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How Can I Transition From Administrative HR to Strategic HR?

After two years as an HR administrative assistant, I have been promoted to HR manager. I spent most of my time working with new-hire background checks, evaluations, insurance and payroll. What is the best way for me to quickly learn and apply the strategic aspects of HR management?

—First Step on New Journey, HR manager, manufacturing, Navasota, Texas

July 29, 2013
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Dear First Step on New Journey:

Congratulations on your promotion. The path from administrative HR to strategic HR is meaningful. The fact that you have gained knowledge, skills and tools within administrative HR to date is important. It will allow you to be a subject matter expert in the day-to-day operations of HR. While you may feel compelled to go to what you know best in administrative HR, especially when your team has challenges, you must do your best to be strategic as well. The success of your HR department will depend upon your ability to efficiently and effectively balance administrative HR with strategic HR.

By following the specific steps below, you will quickly get up to speed and be able to apply the strategic aspects of HR Management:

  1. HR Impacts the Business – The core of strategic HR is aligning human resource functions with the business enterprise. The “alignment” aspect includes thinking about the business as it relates to recruitment and retention, learning and development, employee engagement and performance management. Ask questions such as: “In what specific ways can our existing HR systems/functions contribute to our company’s business/mission? What do we need to build upon and what do we need to do differently and why?”
  2. Learn from Business Leaders – It is important to talk to professionals in your company who work in business, including sales, customer service, logistics and operations. The more these professionals view the HR manager as a partner and not an outsider, the better. By spending time getting to know their role within the business, it leverages opportunities for shared understanding, increased partnerships and enhanced synergies which drive strategy.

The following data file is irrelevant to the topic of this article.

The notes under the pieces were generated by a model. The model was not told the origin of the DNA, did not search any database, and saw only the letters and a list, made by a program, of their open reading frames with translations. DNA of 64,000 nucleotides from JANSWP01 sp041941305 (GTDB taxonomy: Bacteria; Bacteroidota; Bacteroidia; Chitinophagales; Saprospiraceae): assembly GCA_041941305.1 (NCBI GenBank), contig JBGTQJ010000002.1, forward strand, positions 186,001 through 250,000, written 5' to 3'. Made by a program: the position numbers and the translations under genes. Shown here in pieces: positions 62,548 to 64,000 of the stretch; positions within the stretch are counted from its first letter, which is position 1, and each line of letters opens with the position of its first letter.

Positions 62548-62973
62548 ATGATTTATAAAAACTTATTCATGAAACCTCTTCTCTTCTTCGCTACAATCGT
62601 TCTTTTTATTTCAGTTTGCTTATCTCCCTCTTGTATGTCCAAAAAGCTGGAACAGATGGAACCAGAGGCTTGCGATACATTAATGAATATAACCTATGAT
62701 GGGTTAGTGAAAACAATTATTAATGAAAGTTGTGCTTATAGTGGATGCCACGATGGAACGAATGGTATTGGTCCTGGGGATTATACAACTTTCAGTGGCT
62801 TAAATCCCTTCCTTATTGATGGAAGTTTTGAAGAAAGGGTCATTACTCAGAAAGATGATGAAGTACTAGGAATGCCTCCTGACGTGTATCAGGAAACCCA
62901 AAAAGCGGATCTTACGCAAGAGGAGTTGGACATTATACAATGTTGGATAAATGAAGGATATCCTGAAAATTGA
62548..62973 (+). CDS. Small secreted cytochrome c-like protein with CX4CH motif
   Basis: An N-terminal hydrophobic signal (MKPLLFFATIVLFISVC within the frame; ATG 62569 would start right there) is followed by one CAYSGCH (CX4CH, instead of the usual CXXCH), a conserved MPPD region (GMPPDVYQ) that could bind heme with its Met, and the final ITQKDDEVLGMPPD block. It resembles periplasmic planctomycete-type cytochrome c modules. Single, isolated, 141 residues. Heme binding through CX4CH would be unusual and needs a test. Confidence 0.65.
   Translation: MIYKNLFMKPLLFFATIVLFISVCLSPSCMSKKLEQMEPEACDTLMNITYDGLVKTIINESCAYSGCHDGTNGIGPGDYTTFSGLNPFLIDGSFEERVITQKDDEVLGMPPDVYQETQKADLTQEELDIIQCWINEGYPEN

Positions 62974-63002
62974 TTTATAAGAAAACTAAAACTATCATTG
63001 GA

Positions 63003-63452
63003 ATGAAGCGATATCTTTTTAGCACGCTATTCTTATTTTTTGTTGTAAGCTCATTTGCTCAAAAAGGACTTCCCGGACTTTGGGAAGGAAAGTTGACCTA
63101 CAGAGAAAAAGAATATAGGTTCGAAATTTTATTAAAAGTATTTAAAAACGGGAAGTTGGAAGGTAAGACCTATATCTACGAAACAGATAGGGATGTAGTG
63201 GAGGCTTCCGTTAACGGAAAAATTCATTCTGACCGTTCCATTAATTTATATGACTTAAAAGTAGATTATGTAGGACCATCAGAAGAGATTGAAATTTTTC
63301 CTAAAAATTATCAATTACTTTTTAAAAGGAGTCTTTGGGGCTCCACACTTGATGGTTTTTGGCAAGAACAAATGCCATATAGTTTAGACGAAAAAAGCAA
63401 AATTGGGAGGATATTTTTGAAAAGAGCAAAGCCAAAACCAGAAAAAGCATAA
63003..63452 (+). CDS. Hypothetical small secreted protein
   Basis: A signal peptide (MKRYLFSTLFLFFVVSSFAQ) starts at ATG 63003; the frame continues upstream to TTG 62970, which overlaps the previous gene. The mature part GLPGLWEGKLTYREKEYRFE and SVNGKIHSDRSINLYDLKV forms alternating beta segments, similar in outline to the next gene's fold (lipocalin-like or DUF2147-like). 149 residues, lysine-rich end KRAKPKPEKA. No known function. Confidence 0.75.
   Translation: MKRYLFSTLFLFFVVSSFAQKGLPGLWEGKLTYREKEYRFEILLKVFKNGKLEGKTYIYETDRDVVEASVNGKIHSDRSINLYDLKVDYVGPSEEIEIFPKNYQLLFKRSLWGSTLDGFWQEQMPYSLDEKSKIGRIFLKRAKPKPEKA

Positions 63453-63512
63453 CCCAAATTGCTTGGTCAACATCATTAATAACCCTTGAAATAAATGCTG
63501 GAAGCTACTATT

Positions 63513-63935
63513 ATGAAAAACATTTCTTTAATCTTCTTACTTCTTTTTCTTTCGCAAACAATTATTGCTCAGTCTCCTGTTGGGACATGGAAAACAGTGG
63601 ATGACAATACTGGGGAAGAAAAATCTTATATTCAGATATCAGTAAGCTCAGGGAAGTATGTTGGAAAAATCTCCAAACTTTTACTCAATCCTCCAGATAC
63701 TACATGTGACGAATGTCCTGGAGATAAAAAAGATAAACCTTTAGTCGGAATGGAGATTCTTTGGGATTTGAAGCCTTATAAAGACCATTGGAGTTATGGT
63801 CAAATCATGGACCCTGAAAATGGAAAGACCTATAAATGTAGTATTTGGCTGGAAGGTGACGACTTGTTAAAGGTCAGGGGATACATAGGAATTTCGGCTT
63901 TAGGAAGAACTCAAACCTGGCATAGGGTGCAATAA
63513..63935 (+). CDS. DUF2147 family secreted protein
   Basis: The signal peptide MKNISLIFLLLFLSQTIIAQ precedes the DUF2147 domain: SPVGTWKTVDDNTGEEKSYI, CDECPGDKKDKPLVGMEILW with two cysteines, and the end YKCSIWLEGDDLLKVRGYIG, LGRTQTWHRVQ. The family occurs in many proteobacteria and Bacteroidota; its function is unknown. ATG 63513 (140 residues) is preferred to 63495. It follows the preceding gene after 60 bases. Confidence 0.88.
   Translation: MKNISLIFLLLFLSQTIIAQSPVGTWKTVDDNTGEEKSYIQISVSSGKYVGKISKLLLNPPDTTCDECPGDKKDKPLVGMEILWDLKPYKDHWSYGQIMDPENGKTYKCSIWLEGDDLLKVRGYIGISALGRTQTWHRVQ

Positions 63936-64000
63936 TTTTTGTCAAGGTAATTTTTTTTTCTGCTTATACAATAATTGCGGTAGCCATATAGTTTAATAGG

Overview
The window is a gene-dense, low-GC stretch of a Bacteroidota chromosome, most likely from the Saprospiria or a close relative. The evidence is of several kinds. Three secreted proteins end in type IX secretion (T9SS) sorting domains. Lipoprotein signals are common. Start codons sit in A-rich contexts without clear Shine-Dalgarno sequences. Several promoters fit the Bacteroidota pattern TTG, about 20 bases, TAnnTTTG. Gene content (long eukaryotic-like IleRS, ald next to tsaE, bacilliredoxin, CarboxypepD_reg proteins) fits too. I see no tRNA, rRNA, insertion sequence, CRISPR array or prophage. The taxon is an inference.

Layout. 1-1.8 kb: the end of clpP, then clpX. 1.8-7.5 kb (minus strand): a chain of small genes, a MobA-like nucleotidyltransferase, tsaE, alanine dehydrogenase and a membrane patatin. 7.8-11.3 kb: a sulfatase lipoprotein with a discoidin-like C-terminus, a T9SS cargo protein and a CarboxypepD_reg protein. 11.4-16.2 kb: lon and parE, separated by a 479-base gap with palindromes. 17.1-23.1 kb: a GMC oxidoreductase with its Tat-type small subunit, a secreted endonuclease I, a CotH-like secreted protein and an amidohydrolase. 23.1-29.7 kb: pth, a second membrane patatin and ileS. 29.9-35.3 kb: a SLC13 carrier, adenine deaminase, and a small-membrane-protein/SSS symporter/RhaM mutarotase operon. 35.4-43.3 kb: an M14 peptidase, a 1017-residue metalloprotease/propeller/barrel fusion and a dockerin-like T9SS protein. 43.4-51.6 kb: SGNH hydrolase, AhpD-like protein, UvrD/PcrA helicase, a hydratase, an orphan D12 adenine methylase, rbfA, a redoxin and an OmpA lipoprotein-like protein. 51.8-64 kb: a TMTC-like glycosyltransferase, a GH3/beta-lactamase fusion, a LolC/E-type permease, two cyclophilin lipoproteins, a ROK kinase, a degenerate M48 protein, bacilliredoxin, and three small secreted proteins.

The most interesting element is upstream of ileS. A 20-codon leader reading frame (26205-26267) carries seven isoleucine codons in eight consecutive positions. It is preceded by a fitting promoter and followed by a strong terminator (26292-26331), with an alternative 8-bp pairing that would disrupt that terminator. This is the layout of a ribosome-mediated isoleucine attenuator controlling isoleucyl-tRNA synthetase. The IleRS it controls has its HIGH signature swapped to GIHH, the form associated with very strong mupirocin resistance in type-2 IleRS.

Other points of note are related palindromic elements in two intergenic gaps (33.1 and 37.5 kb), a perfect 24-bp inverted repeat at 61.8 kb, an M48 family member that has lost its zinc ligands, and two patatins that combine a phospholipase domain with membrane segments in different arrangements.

3. Plug into LinkedIn.com – These days, LinkedIn is a terrific resource to gain insights on strategic HR from practitioners in the field. Join LinkedIn groups and engage in discussion to gain the most value. Some quality LinkedIn Groups with a Strategic HR focus include HR leadership forum, engagement and retention forum and organizational development and training forum, among others.
  4. Example-Based Learning – There are many examples of organizations having a HR strategy within the overall Strategic Plan. Go online to find these examples using key words like “HR Strategy and Strategic Plan.” Having worked as a HR director, I know that having an HR component to the company’s strategic plan definitely added value. It allowed us to have specific goals, objectives, timeframes and responsibilities for how we were going to transform HR into a more strategic function across the company. And, it quickly ramped up my strategic HR quotient because I was very involved in the developing and implementing the initiative.
  5. Ideas through Association – Given your work in the manufacturing industry, it is likely that your company belongs to a professional trade association. Typically, associations have workgroups focused in different areas, including Strategic HR. By learning from professionals working strategically in HR within your industry, it will continue to give you the necessary knowledge, skills and tools to be successful. And, if there is not a Strategic HR group in the association, then request to create one. In short order, you, as the person creating the strategic HR workgroup within your association will be seen as a leader, adding value to your strategic HR credibility.

Source: Dana E. Jarvis, School of Leadership and Professional Advancement, Duquesne University, Pittsburgh, July 17, 2013

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 The information contained in this article is intended to provide useful information on the topic covered, but should not be construed as legal advice or a legal opinion. Also remember that state laws may differ from the federal law.

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